Storm Large

Storm Large

Scottsdale Center for the Performing Arts, Scottsdale, AZ, February 28, 2024

Reviewed by Lynn Timmons Edwards

Storm Large

Storm Large’s name is indicative of her presence. She storms the stage at six feet tall with an ageless voice as large as life. She is irreverent, gutsy, and unapologetic for her language, her tattoos, and her passion for songs—her originals and her covers of the songs by artists she admires. Her opening number “Crazy Train” (Ozzy Osbourne/Randy Rhoads and Bob Daisley) set the tone for an “off the rails” evening. Next, she performed her Fatal Attraction hard-driving version of Cole Porter’s “I’ve Got You Under My Skin” which shot her to national prominence on America’s Got Talent. She said of that experience, “the network machine didn’t know what to do with me, so they released me back into the wild.”

Cyndi Lauper’s “She Bop” allowed her to rock out, though sometimes the volume overwhelmed the lyrics. Striding the floor with her tambourine, the song was clearly about masturbation. In The Faces’ “Stay with Me” she channeled Janis Joplin just after promising patrons in the front row that she would sing them a standard. Nick Lowe’s 1974 song “Peace, Love and Understanding” was not that promised standard, but she did give a nod to the Great American Songbook with a loud, driving rendition of “Come Rain or Come Shine” (Harold Arlen/Johnny Mercer). Her band consisted of four talented musicians on back-up vocals, piano, guitar, bass, and drums who kept in synch with her throughout the evening.

She made her entrance in a silver slinky dress and high shoes that grew more uncomfortable as she let loose in performance. To sing “Vampire” (Olivia Rodrigo/Dan Negro) she sat on the stage while a woman seated in the front row freed her of the shoes. This was one of her best numbers, and in it which she told off the person who had broke her heart: “Bloodsucker, famefucker, Bleedin’ me dry, like a goddamn vampire.” The lyrics were raw, honest, and dark.

Large returned for a second set barefoot and in a long, lose dress that emphasized her sexuality, and she began with a hard-rock medley of Paul Simon’s “Bridge Over Troubled Water” and Lennon & McCartney’s “Let It Be.” She announced that the second set of songs would be about gratitude. She described herself as “sexually omnivorous,” and she dedicated “True Colors” (Billy Steinberg/Tom Kelley) to her LGBTQ fans and invited everyone to sing along. She reached out into the audience both metaphorically and physically, getting up close and personal with its members. She has a huge vocal belt that she can take high, but she also has the vocal skill to sing poignant lyrics in her head voice. Her original “Angels in Gas Stations” was dedicated to one of her adoptive parents who had passed away the previous weekend. She claimed title to being a death doula by having been by the side at least seven dying people, as a way of sharing her bravery, honesty, and humor. Collecting spiritual parents became her rebellion against what she thought was her “crappy” childhood in Massachusetts. She had been estranged from her father who was a Marine who became a high-school history teacher and football coach. They reconnected after he suffered a fatal accident, and she was able to say good-bye to him in the ICU. This story was the introduction to both her belief in spirituality with “The Air That I Breathe” (Mike Hazelwood/Albert Hammond) and to “8 Miles Wide,” her father’s favorite of her original songs. Here she displayed a variety of vocal colors that included bird calls. The title refers to her vagina, and that was one of the many reasons the show was R-rated. Large thrives on keeping the energy level high, and rather than leaving the stage to thunderous applause and coming back out, she sang Queen’s “Somebody” as her finale. As she was leaving, a patron in the front row caught her and asked for the song she had written to honor marriage equality, “Stand Up for Me.” This gave her a platform to plead with her audience to come together in our beliefs for the sake of our fragile democracy. Her lyrics “Be the light, be the answer” rang out, and she cried out “Give a shit, or what’s the point!”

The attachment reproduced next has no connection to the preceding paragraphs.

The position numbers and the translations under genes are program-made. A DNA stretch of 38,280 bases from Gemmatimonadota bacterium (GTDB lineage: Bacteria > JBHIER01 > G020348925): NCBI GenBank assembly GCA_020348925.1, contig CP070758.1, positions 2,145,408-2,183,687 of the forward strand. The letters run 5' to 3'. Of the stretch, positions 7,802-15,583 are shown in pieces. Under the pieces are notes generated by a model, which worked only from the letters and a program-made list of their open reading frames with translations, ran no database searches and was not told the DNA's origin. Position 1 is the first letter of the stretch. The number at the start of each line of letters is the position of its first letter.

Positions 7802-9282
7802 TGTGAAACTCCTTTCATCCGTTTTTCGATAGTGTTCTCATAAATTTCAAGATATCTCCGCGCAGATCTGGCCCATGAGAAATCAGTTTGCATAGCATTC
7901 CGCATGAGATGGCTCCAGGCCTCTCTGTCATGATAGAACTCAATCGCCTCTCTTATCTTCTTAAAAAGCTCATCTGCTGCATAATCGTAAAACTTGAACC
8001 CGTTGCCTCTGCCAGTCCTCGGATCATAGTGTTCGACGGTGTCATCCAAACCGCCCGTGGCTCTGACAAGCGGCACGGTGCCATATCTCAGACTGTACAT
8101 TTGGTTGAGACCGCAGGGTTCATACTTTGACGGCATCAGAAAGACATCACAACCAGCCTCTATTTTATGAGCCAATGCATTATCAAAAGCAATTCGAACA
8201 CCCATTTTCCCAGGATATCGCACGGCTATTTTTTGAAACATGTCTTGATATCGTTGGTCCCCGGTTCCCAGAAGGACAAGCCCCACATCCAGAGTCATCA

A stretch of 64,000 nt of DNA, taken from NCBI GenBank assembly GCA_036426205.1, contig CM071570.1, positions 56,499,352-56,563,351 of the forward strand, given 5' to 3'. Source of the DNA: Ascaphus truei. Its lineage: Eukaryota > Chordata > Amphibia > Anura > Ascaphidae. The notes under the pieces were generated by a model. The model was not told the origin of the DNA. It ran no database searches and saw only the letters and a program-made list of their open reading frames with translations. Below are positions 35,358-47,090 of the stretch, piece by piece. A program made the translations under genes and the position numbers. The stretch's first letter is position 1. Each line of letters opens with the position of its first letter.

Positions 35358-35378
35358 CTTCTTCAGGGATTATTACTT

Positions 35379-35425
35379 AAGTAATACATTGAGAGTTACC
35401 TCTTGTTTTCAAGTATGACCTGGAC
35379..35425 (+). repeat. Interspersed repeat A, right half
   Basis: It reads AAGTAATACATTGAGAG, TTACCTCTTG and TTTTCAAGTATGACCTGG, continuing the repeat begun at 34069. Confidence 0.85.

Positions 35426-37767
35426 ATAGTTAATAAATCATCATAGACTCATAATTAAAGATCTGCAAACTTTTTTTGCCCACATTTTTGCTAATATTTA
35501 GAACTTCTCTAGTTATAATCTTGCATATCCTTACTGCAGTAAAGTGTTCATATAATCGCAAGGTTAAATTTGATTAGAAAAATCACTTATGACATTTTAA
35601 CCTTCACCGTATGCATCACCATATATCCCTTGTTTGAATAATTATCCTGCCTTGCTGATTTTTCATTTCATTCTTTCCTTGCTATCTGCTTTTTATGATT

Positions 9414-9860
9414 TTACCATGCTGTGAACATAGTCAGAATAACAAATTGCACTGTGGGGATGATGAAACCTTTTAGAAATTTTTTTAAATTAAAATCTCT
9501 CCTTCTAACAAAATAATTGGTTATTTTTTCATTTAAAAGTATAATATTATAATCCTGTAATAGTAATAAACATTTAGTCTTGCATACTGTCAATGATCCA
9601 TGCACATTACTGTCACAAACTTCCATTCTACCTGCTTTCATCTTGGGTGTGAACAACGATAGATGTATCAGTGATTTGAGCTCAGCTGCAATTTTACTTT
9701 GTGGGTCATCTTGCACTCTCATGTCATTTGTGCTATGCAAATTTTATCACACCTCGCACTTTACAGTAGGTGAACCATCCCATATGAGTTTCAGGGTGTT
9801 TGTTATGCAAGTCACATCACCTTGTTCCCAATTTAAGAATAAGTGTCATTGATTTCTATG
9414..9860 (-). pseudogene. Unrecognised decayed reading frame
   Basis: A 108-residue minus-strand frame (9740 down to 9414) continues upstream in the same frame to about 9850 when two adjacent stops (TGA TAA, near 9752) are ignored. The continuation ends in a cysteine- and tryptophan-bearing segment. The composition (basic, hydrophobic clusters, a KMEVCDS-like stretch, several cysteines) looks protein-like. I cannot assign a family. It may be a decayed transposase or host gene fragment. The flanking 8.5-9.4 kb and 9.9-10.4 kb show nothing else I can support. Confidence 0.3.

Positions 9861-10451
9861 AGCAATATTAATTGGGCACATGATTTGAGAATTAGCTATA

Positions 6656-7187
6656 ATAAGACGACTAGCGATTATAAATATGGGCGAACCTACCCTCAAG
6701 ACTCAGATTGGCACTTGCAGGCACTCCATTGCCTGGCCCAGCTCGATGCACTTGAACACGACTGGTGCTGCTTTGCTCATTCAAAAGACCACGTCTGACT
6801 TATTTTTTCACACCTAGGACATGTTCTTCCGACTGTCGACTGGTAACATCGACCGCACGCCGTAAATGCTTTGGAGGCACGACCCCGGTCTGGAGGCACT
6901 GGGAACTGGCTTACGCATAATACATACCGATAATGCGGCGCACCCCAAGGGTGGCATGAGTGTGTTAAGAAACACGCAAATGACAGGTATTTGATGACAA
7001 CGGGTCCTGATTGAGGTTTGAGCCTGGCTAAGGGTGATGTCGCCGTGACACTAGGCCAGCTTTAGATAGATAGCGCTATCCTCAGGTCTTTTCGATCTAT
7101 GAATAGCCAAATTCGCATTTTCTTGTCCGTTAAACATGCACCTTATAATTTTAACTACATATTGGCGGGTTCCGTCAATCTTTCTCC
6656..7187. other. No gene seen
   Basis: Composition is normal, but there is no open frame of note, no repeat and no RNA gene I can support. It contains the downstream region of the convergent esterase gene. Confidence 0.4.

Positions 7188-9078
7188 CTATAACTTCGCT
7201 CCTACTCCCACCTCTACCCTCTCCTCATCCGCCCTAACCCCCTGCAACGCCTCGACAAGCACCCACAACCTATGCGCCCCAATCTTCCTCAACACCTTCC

Lynn Timmons Edwards

Lynn writes and performs themed cabaret shows based on the songs of the Great American Songbook throughout Arizona. She has had three short plays produced in the Theatre Artists Studio Festival of Summer Shorts and is working on a full length play, "Fairy," based on the life of Mary Russell Ferrell Colton, a founder of the Museum of Northern Arizona. In addition to writing and singing, Lynn plays bridge and tennis and enjoys traveling with her husband and artistic companion, Bob. Born in Ohio, Lynn is a graduate of Denison University (BA), Arizona State University (MPA) and has lived in Arizona since 1977.